by Alex Aylett
Unless we act now, our children will live in a significantly warmer world. To get an idea of what the cost of inaction means for future generations, the climate research team at the United Kingdom's Met Office Hadley Centre released an impressive interactive map of what a warmer world will look like. The dollar-store summary is that a world at +4°C/7°F isn't pretty.
Recently, the map was the centerpiece of U.K. Foreign Secretary David Miliband's press conference to call attention to the pressing need for us to get something significant out of the Copenhagen negotiations.
[Map above too small? Click here to launch full screen version]
The online map provides a simple interface to explore the what and the where of climate change impacts: forest fires, crops failures, water availability, sea level rise, marine ecosystems, drought, permafrost, cyclones, and extreme temperatures. Zoom in to a location of interest, and click on a color-coded circle to find a brief description of regional impacts. A second click will open up a separate page with a more detailed summary of the scientific papers on that theme.
Where the map hits hardest is its ability to show all these multiple threats at the same time, many intersecting simultaneously on the same regions. For example, Sub Saharan Africa will be hit by droughts, crop failures, forest fires and suffer from a decrease in overall water availability. (1.5 billion people will live there by 2050.) North America will experience heatwaves, drought, crop failures, cyclone related damages, and fisheries collapse. The world's production of staple grains will decrease by 40 percent, thawing permafrost will destabilize settlements in the far north, and heatwaves (some 10°C hotter than usual) will scorch North American and European cities.
Imagining a world (or your particular city or country) under these conditions is a frightening thought experiment.
Earlier this fall, Google released a series of Google Earth tours along similar lines. They show a real time simulation of how temperature and precipitation changes will spread unevenly across the globe over the next 90 years. Both maps are based on similar underlying climate change models provided by the IPCC. The unsettling thing is that each new report coming out points to the fact that the IPCC estimates to date have been far too conservative. While the Google Earth simulations put a +4°C/7°F rise at the 2100 mark, updated information used by the Hadley Centre puts it as closer to 2060.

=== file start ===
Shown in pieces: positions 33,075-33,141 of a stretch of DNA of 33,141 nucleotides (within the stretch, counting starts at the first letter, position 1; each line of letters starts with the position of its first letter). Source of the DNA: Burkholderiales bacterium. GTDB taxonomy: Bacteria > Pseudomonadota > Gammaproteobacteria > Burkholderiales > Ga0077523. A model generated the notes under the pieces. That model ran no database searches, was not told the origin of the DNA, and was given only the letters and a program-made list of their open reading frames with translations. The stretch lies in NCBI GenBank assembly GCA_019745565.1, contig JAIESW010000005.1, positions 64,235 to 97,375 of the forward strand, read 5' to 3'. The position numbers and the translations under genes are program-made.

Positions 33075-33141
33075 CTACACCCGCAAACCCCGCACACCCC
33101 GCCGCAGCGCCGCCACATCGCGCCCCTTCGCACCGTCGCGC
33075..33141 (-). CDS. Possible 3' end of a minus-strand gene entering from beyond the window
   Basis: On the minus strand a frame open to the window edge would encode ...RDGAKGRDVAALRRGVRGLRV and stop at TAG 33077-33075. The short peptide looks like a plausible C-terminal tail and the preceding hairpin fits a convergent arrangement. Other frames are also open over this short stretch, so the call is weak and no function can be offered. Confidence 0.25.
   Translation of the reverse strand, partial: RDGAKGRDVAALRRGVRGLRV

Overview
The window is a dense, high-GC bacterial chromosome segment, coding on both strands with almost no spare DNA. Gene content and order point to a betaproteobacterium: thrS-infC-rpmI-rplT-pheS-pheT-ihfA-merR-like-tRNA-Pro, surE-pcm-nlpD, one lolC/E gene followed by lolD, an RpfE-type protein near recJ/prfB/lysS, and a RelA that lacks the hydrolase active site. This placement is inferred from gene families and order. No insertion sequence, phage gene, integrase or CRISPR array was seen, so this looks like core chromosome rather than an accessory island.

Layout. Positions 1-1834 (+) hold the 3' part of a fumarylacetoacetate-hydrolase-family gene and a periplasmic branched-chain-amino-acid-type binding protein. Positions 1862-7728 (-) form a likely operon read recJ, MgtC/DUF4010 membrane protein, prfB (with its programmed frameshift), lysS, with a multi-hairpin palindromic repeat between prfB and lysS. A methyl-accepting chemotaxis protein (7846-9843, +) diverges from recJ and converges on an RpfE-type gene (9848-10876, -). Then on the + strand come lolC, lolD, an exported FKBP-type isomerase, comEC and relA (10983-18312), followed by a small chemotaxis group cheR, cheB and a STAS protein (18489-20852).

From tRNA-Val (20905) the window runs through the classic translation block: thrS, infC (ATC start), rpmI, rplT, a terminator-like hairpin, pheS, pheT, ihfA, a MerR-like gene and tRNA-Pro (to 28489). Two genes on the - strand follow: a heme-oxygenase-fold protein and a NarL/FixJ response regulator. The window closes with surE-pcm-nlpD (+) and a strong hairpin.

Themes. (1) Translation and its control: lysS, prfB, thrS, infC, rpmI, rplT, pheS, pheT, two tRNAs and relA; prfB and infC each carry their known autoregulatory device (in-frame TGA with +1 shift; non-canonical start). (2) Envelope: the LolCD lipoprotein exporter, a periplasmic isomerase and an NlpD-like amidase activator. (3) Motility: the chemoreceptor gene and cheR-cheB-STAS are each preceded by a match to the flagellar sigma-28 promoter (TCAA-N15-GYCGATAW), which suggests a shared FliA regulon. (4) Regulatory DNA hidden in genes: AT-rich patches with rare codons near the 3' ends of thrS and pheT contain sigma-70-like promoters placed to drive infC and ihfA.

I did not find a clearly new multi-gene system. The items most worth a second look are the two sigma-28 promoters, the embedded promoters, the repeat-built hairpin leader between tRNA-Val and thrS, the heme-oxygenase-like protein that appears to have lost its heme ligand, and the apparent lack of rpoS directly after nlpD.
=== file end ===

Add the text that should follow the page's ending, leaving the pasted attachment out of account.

As sense of urgency surrounds both these maps. Each is trying to make the most of their ability to bridge the often cited gap between the scientific community and the politicians (and the populations that elect them) who are in a position to create policy. By making our best scientific understanding of the future visible, these maps may be one more powerful motivator for social and political action. In the short term, they offer lots for educators, politicians, planners and the public to work with going into the Copenhagen negotiations.
In the long term, I can't help wondering what other effects the maps might have. Benedict Anderson makes a brilliant argument about the national newspaper: by pulling together information from across a country in a particular way, national newspapers made it possible for individuals to imagine connections with people they would never meet and places they would never visit. It allowed them to see themselves as part of a national community.
As these types of high-tech, global maps become an increasingly common part of all of our lives, what types of imagined communities are they going to allow us to create? What world changing types of political action will they make possible? And will they come soon enough?
Alex Aylett is a doctoral student at the University of British Columbia studying the politics behind municipal climate change policy. He is currently a Trudeau Scholar and has worked as a consultant and researcher for the Federation of Canadian Municipalities and the International Centre for Sustainable Cities. His articles have appeared in The Tyee, THIS magazine, the Montreal Gazette and ReNew Canada magazine. He splits his time between Durban (South Africa), Portland (Oregon) and Vancouver (BC). You can read his blog here.